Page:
def main(args: Array[String]): Unit = {
		for(i <- 1 to 999) {
		if(i % 3 == 0 || i % 5 == 0 ) {
			Adder ! i
		Adder ! "REPORT"

It starts out looking something like a Java program with an import statement, although Scala uses the _ notation to import everything instead of * since * is an identifier. Scala supports a lot of flexibility in its import statements, they can show up anywhere and you can use them to remap names or set up exclusion filters - but lets not get to far astray.

Next, you’ll notice that my program has two objects and no classes. Its not that Scala doesn’t have classes, its just that Scala classes don’t have the Java concept of static - if you want a singleton object, you use the object keyword. The solution I have above uses one singleton as the main program entry point and another Adder singleton that extends Actor. This is just so I could play with Scala’s built in multithreading and message passing support - obviously this problem doesn’t really require it but I thought I’d try it out anyway for fun.

The Adder has its own sum variable it uses to keep track of the numbers it will add up - Scala uses the var keyword for variables that can be reset and val for ones that can’t. You’ll notice the lack of any type declaration here, its not that Scala variables are not typed, its just that it uses type inference to figure out what they are. Also, Java users will notice the lack of semicolons - semicolons are optional in Scala in most cases. The Adder overrides the act method, the entry point for threads, and then calls react which will look for a message in the actor’s inbox and if it doesn’t find one, put the actor to sleep. Unlike some of the other constructs Scala provides for Actors like receive, the thread will die at the end of react instead of looping so we have to put a call to act() at the end of the int message we send it to keep it alive.

In the main method, we start up our Actor thread, then loop through 1 through 999 looking for numbers divisible by 3 or 5 to send to our Adder, then once we are done we send a message to the thread to report and finish its loop. Again, Java users will notice the easy condensed for loop and the ! message passing syntax.

I’ve barely scratched the surface of Scala here, I’ll try to get a couple more problems done and posted that likewise abuse language features as I get time.

Cerebral Imprint 2.5

2009-06-23 21:10:24 +0000

Whew! I just finished a major rewrite on my flash card app, Cerebral Imprint. One of the early design decisions I made way, way back when I first wrote the application (ouch, was it really back in 2004?) was to make it a single document application. The application would store all its information about the user’s data in a single file in the user’s Library directory. This was simple, however as time went on and my personal flash card library grew I realized it just wasn’t going to cut it.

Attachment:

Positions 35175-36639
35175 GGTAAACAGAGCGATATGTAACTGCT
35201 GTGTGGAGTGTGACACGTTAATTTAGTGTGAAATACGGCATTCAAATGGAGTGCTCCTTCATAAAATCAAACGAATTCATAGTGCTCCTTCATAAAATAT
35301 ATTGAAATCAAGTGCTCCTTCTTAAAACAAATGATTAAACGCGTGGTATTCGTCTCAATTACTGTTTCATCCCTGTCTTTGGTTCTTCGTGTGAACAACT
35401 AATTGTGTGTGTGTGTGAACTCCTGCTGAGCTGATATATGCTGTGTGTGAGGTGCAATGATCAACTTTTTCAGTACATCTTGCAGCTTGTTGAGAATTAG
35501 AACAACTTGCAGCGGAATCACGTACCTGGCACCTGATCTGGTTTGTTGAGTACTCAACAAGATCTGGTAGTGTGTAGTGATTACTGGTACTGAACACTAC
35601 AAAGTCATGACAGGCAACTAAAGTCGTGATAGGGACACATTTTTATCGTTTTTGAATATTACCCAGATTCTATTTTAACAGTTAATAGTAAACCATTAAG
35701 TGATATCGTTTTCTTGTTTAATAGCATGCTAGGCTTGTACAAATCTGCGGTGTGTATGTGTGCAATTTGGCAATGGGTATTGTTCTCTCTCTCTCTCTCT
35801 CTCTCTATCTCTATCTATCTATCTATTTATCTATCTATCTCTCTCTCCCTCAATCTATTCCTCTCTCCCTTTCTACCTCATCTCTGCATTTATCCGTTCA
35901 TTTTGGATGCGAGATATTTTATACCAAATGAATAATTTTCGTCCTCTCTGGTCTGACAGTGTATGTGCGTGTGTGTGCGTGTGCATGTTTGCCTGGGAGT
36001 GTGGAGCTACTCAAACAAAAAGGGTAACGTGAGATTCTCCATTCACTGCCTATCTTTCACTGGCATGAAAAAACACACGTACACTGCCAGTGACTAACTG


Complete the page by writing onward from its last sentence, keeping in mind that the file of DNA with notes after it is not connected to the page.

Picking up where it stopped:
The next thing I did was to hack on support for the application to read and write its flash card data to other files. When the application would start up it would prompt the user if they wanted to open an existing file or start a new one. Only one file could be open at a time but it was the least invasive way to get multiple file support without changing a lot of code (and how the user interface works). It worked but I wasn’t really happy.

Thing is, there is way to this the right way. You base your application off NSDocument and Cocoa provides all sorts of functionality for you. It was really bugging me that Cerebral Imprint wasn’t acting like a normal document-based application for the Mac should behave so I decided on perhaps a overly drastic course of action - I started from scratch with a totally fresh NSDocument application and imported code as I needed from my old project. It took a lot of time but ultimately it was worth it since as I imported the old code I took the opportunity to scrub cruft going back in some cases to 2004 that was no longer being used and really clean things up.

I also added some new functionality along the way. For instance, I’ve been playing around with flash cards apps on my iPhone but haven’t felt like tackling writing an iPhone app right now so I’ve added export functionality so I can export my cards into apps like Notecards to tote with me.